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Researchers in Utah to Focus on Healing Power of Stem Cells

Researchers in Utah to Focus on Healing Power of Stem Cells



Estimated read time: 2-3 minutes

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Ed Yeates Reporting British scientists announced this week they have successfully grown parts of a human heart from stem cells. Utah researchers are on the brink of yet another stem cell project here in Salt Lake.

Five Utah hospitals and a lab at the University of Utah have become partners to see if stem cells can repair a failing heart. The healing powers of stem cells are the focus of research across the country including here in Utah. "This is like Star Wars medicine. It's incredibly exciting, and it's also incredibly humbling," said Dr. James Long at LDS Hospital.

Researchers in Utah to Focus on Healing Power of Stem Cells

If clinical trials are approved for Salt Lake's Veterans Hospital, stem cells pulled from bone marrow or discarded umbilical cords will be screened and processed. For the trial itself, stem cells from bone marrow will be injected back into the patient's failing heart.

Doctors James Long at LDS Hospital, Linda Kelley at the University of Utah Cell Therapy Lab, and Russell Reiss at Salt Lake's Veterans Hospital are key players. Though LaDell Atkinson won't be part of these clinical trials, patients like him will. Atkinson said, "The heart to repair itself and make it stronger. Geez, I'm all for it."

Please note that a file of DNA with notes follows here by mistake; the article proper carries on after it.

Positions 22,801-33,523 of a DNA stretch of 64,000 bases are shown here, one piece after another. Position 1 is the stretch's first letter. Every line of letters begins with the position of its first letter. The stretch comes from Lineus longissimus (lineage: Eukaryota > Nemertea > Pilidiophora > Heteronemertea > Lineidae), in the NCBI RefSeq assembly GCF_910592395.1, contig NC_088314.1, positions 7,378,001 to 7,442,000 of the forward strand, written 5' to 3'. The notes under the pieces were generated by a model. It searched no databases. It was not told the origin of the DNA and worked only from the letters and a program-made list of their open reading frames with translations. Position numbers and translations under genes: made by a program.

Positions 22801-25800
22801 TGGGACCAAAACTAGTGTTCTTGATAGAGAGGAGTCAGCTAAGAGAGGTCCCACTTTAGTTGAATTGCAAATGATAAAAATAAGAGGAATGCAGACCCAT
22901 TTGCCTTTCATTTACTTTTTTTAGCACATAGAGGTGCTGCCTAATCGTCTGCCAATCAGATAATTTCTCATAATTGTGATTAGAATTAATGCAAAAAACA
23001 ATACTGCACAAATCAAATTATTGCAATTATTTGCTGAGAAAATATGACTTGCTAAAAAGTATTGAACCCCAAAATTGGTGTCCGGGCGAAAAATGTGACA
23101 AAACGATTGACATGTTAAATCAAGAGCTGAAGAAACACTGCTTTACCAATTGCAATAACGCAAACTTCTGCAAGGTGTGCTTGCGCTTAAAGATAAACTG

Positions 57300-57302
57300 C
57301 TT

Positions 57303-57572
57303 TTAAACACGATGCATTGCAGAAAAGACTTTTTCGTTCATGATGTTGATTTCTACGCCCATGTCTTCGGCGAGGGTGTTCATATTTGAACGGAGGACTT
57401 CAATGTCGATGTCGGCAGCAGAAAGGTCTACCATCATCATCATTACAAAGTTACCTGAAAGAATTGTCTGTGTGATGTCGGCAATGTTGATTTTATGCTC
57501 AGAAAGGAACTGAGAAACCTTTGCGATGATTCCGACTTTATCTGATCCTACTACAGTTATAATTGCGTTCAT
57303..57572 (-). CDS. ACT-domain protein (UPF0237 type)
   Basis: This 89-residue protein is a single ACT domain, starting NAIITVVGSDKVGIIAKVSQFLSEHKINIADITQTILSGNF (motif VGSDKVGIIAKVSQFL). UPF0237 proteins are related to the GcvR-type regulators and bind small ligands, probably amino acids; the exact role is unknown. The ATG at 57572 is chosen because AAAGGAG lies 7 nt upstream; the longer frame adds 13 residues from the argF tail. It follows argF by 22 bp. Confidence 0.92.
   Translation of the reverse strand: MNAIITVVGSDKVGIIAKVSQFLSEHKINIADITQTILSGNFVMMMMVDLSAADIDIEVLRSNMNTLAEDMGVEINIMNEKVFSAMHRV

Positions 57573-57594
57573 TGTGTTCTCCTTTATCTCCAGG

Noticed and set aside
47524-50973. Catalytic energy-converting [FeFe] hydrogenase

As an artificial left ventricular heart pump temporarily takes the burden off the failing heart, letting it rest, injected stem cells just might begin repairing the damaged muscle.

Stem cells could regrowing heart muscle cells and possibly blood vessels, kidneys and even a damaged nervous system. Long said, "The cells that we put in somehow trigger a process whereby the heart can heal itself and remodel itself."

Researchers in Utah to Focus on Healing Power of Stem Cells

British scientists announced this week they have grown a three-centimeter-wide heart valve disc on protein scaffolding. This disc is now a duplicate, a clone - and a stepping stone to the future. Long said, "I think 10 years from now, I think we're going to have biologically generated substitutes for parts of our heart and ultimately perhaps, the whole heart itself."

The U.S. government has allocated $80 million to set up a certified network of cord blood stem cell banks across the country.

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